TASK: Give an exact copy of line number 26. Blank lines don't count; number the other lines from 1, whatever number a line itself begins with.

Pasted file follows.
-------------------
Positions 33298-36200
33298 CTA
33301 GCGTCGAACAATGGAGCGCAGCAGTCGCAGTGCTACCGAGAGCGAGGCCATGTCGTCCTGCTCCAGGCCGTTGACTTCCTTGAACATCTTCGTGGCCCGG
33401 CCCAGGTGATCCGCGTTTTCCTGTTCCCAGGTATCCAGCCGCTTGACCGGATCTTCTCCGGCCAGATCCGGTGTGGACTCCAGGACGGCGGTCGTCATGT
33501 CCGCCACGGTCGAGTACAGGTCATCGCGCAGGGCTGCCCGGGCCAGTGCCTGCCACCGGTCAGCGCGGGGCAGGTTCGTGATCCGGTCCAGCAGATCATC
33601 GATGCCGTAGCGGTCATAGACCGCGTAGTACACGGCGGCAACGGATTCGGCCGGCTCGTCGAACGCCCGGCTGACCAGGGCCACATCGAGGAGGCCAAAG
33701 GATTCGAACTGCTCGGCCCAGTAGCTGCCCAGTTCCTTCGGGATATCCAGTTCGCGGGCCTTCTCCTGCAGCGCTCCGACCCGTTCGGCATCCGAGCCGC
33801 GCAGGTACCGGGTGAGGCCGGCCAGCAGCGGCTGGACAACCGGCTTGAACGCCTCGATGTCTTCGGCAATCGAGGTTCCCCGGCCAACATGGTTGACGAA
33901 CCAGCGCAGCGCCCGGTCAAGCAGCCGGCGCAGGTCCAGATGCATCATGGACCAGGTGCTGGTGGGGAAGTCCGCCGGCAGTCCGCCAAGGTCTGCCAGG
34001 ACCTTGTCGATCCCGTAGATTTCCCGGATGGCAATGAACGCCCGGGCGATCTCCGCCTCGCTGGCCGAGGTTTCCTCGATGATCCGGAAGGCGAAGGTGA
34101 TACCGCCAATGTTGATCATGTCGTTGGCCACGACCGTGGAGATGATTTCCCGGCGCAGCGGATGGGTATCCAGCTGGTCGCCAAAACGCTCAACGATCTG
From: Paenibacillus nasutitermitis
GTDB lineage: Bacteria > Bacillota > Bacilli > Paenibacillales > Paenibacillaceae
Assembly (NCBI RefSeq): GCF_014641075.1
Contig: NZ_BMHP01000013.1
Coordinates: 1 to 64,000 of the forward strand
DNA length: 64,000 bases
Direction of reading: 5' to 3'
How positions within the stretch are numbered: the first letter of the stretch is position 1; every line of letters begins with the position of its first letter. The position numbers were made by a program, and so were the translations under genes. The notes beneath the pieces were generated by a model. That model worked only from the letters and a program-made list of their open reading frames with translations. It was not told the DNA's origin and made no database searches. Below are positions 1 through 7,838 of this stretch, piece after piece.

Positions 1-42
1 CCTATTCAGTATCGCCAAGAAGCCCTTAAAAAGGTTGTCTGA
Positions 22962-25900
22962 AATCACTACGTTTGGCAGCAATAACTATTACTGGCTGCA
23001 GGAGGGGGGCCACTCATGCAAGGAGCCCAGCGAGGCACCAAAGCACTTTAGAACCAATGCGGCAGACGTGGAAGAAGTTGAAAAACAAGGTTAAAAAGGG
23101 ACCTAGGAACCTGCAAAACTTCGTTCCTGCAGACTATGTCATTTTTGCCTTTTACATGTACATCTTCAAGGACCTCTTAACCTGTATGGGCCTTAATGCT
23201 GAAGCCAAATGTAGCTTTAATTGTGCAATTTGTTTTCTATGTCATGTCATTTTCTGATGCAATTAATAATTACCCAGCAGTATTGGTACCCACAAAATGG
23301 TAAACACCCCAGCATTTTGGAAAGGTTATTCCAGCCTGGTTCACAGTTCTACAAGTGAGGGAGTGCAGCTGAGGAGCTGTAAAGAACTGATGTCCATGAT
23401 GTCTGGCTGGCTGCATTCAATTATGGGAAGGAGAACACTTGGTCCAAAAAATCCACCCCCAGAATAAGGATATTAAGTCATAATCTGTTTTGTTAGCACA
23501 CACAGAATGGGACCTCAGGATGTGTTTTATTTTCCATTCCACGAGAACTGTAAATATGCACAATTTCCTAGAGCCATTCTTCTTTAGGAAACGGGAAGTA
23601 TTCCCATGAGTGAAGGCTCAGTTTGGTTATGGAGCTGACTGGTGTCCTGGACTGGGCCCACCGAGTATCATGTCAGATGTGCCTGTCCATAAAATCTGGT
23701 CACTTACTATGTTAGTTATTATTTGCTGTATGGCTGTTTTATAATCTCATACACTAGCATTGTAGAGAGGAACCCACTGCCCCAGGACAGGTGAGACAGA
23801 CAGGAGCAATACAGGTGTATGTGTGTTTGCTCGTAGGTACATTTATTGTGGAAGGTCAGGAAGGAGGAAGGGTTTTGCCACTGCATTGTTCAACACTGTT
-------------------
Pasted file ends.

23201 GAAGCCAAATGTAGCTTTAATTGTGCAATTTGTTTTCTATGTCATGTCATTTTCTGATGCAATTAATAATTACCCAGCAGTATTGGTACCCACAAAATGG